Julian Elijah Martinez delivers a masterful performance as Daniel Reeves in Bill Cain’s 9 Circles. The play is wrapped around the atrocities that took place in Al-Mahmudiyah, Iraq, in 2006.
In Cain’s retelling of the story, Reeves is a young man with little hope and a history of personality disorder who enlists in the Army and is sent to Iraq—perhaps the last person that you’d want to trust with lethal weapons in a high-stress situation. Reeves’s story of the violence he witnesses, his brutal over-response to it, and the slender moment of grace he experiences in the meantime is unpacked by a series of interviews and meetings with various officers, psychiatrists, chaplains, and lawyers. His interlocutors are played by an ensemble of three (Scott McCormick, Jonathan Feuer, and Katy Carkuff), and the doubling serves to emphasize Reeves’s disorientation and isolation; on at least one occasion, he remarks to a new character played by an actor we have already seen, “You look familiar.” Each one tries to put his own spin on Reeves’s tale, and it’s only at the end, in a bravura monologue in which he undergoes death by lethal injection, that Reeves wrests control of the narrative and lets us viscerally feel what it’s really like to be him in this wretched situation.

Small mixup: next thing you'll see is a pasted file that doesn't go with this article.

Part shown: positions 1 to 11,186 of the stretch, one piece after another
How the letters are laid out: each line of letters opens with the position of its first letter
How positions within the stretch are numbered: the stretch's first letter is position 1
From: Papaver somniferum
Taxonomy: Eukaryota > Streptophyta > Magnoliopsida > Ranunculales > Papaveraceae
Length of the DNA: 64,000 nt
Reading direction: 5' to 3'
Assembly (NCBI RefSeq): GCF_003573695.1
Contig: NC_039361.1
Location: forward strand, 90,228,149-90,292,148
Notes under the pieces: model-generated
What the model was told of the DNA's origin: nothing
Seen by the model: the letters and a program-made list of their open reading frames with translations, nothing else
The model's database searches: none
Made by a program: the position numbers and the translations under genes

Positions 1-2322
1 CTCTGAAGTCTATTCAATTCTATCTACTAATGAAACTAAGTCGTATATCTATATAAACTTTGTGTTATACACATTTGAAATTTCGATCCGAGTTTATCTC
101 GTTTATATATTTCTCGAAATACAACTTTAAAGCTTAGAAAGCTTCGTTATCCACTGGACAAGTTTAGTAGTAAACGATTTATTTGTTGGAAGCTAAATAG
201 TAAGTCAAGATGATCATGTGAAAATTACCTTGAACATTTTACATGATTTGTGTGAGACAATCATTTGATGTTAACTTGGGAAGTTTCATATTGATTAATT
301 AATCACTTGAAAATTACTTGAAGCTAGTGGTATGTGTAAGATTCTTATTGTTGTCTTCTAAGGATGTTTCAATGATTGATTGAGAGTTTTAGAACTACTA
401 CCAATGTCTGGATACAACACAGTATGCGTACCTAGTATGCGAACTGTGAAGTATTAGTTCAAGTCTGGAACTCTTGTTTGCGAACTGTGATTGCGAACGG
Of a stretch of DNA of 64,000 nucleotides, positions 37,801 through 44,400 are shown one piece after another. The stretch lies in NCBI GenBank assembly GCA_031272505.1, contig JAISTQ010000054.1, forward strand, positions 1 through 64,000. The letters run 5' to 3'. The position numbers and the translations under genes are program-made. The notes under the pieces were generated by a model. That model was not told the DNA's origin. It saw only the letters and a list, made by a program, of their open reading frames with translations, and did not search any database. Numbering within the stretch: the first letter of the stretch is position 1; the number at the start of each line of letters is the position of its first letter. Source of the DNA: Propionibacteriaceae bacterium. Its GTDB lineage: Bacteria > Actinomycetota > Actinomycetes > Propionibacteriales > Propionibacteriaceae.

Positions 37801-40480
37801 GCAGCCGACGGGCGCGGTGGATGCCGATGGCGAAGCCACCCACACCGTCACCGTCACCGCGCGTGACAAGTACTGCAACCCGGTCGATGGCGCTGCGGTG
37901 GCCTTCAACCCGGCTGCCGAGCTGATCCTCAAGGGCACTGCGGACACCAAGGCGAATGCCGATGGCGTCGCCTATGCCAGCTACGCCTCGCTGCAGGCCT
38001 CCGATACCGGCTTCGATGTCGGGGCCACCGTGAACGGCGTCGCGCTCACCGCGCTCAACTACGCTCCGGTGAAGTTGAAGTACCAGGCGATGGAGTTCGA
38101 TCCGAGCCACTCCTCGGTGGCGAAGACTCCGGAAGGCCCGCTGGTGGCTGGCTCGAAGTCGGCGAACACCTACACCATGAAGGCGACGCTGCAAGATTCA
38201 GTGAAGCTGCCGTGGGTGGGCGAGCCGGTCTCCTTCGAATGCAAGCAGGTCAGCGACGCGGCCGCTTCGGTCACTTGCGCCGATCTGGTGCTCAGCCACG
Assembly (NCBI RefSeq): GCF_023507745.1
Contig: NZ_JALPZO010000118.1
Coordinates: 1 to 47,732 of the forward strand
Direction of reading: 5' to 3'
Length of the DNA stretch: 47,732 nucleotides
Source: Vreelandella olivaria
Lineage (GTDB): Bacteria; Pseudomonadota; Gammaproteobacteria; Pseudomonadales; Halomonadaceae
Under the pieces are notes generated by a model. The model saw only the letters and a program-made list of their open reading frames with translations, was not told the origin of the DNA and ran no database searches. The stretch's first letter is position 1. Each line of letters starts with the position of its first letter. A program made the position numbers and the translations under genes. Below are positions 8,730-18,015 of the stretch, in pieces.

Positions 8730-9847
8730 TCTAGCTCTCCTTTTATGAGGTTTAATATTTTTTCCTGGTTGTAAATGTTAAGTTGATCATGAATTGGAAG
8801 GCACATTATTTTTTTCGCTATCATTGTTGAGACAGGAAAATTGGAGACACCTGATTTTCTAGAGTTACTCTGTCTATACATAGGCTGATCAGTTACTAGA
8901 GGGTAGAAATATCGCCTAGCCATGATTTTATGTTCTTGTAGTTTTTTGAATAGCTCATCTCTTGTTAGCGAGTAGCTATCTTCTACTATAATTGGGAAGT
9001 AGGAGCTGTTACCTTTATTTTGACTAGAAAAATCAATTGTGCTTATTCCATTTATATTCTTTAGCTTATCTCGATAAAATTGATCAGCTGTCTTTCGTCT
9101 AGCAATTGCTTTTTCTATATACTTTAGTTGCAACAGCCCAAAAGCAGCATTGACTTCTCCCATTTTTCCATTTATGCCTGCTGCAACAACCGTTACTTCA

One of Reeves’s lawyers remarks that his history is a threat to American complacency (and the complacency of all who practice violence) because it opens up a sympathy for the enemy. And as that sympathy knocks down the barrier between foes, how can any war survive? It is Cain’s play that instills sympathy for Reeves, and with that barrier down, how can the scapegoating murder that is capital punishment survive?
Carkuff’s scene as the Army “shrink” is particularly strong, as the career psychiatrist must walk the line between, on the one hand, compassion for her patient and getting him out of harm’s way (his own and others’), and on the other, the need to “recycle” warriors back to a state of fitness for duty and return them to the front lines.
- 9 Circles, by Bill Cain, directed by Jennifer L. Nelson, Forum Theatre, Silver Spring, Md.